After reading Between the World and Me by Ta-Nehisi Coates, I felt that the most powerful message in the book was Coates’ assertion that African Americans are striving for the “Dream” which is in fact unreachable. The “Dream” is supposed to be the desire of people to live in a big house with a white picket fence and a big yard, however because it was built on the backs of black people, literally, it is not something that is a realistic goal or a realistic dream. Coates wants his son to realize that America has been built on the marginalization of black people and other minorities and that because of this, it is not a place which will allow races that white people have deemed as “lesser” to prosper. The first major takeaway that I got from reading
The idea of vulnerability is something that is truly prevalent in this day and age. Coates wrote his book as a way to shed light to his son about what it means to live today as a black man. In his book a number his statements are shocking and saddening. The fact that he has to tell his son, "The struggle is really all I have for you because it is the only portion of this world under your control" is truly saddening. As a father usually you'd imagine this image of a protector, who saves their children from the woes of the world. Yet, Coates is open and honest about the fact that he is unable to provide that for his son. That in this world, he cannot save him from the struggle and in fact he wants his son to have the struggle. Being as though the struggle is all his son controls. In saying that sort of statement it means that the only thing he can control is struggle. A struggle which a normal person would not necessarily want to endure. Through Coates' book he illustrates the struggle from his own background and the different happenings of the world. It takes the reader down a path that appears to have failed the black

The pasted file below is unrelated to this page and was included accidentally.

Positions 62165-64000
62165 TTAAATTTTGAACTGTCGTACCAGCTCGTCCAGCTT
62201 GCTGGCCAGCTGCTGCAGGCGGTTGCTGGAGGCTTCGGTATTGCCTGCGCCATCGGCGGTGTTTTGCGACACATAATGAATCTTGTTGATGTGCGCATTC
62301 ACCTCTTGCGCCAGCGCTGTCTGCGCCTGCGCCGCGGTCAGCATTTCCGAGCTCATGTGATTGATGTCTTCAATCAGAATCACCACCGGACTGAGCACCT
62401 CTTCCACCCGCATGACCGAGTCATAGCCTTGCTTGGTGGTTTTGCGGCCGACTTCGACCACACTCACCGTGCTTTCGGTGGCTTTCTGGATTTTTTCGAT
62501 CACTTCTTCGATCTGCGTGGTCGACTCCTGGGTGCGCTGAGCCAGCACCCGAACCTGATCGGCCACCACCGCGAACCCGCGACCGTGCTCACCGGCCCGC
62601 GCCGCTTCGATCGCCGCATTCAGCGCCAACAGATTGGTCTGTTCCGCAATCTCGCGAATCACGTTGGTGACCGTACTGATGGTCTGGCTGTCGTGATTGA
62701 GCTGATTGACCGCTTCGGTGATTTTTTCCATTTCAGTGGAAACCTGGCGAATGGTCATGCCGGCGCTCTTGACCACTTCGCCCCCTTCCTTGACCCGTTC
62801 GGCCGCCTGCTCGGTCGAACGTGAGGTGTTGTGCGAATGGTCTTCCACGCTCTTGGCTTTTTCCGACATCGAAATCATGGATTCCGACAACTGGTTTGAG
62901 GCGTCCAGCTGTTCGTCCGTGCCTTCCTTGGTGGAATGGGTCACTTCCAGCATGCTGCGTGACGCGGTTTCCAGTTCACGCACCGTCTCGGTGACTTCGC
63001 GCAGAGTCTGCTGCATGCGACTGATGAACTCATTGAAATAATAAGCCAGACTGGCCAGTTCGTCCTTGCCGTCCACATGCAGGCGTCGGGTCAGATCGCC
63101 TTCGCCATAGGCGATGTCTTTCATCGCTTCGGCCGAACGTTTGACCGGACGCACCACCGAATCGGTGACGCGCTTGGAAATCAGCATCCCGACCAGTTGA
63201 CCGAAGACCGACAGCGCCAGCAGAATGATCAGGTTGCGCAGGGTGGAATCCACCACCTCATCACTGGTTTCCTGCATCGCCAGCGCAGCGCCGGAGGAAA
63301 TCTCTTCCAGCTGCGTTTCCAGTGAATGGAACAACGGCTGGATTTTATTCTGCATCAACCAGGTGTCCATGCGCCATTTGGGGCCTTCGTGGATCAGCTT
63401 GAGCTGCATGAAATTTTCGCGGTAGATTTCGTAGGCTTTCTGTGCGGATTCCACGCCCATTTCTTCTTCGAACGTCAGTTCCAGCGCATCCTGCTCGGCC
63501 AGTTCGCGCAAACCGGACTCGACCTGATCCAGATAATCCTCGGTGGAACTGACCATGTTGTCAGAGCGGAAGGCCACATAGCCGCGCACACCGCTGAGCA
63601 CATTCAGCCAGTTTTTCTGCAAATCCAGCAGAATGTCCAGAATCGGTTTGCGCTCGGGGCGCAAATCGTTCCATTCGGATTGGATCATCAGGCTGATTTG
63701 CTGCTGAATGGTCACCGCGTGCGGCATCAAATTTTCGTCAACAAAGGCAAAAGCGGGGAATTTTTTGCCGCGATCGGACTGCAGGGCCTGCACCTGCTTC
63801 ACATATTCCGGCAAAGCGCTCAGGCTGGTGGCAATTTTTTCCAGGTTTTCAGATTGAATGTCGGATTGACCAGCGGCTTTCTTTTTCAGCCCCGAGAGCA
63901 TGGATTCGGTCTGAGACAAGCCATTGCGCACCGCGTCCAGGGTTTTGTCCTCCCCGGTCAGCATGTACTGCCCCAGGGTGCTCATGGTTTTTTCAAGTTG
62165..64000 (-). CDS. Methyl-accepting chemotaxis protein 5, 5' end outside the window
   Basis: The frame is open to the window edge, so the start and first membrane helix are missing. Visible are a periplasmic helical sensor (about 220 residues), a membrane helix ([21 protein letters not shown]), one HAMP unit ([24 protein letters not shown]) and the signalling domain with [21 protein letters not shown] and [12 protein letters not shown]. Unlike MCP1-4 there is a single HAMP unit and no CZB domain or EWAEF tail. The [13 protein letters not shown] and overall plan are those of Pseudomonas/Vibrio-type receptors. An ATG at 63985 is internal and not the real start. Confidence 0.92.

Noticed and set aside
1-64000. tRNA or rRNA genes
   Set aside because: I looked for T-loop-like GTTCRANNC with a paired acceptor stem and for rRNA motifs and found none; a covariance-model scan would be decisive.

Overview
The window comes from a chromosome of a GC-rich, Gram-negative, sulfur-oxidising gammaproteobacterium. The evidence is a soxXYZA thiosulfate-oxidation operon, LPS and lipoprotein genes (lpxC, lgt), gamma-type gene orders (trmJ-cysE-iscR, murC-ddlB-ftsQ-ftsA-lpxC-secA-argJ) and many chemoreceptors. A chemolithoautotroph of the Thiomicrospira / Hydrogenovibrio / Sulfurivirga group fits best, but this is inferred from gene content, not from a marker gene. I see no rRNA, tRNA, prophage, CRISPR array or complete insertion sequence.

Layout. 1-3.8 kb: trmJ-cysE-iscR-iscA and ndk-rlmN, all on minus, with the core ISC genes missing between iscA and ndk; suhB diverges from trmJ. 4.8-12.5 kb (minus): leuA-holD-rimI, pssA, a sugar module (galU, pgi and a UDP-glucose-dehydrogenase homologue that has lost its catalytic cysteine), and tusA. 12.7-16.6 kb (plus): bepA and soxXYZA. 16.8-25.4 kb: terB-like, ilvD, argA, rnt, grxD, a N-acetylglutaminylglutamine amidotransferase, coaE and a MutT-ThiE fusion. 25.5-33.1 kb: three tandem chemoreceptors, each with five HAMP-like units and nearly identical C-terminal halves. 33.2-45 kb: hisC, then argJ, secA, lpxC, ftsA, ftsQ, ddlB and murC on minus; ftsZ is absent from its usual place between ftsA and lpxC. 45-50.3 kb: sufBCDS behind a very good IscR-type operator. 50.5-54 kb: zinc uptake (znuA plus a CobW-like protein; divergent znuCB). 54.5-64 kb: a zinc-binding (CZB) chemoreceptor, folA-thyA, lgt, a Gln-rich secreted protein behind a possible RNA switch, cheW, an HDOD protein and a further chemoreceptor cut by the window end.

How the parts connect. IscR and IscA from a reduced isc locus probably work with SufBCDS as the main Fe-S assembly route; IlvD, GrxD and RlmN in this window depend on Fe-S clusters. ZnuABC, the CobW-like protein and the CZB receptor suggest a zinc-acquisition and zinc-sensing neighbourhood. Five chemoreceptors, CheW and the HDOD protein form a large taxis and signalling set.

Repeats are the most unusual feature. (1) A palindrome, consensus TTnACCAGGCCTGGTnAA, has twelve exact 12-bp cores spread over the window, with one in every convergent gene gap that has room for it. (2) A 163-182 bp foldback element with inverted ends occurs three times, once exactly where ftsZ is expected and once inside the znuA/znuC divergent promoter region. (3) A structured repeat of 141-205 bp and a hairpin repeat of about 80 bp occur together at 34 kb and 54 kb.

In 1619 the first African Americans were brought to America to a town called Jamestown in Virginia. This is when slavery began in North America. White men owned African American souls and destroyed their human rights, forced them into slavery, restricted them from freedom, and left them uneducated so that they would not be able to earn any power or knowledge about what was going on in the world. As Coates explains to his son some of the experiences of his life he also reminds him several times about never forgetting who he was, where he came from, who his people were, and what they have done for the others, “Never forget that we were enslaved in this country longer than we have been free. Never forget that for 250 years black people were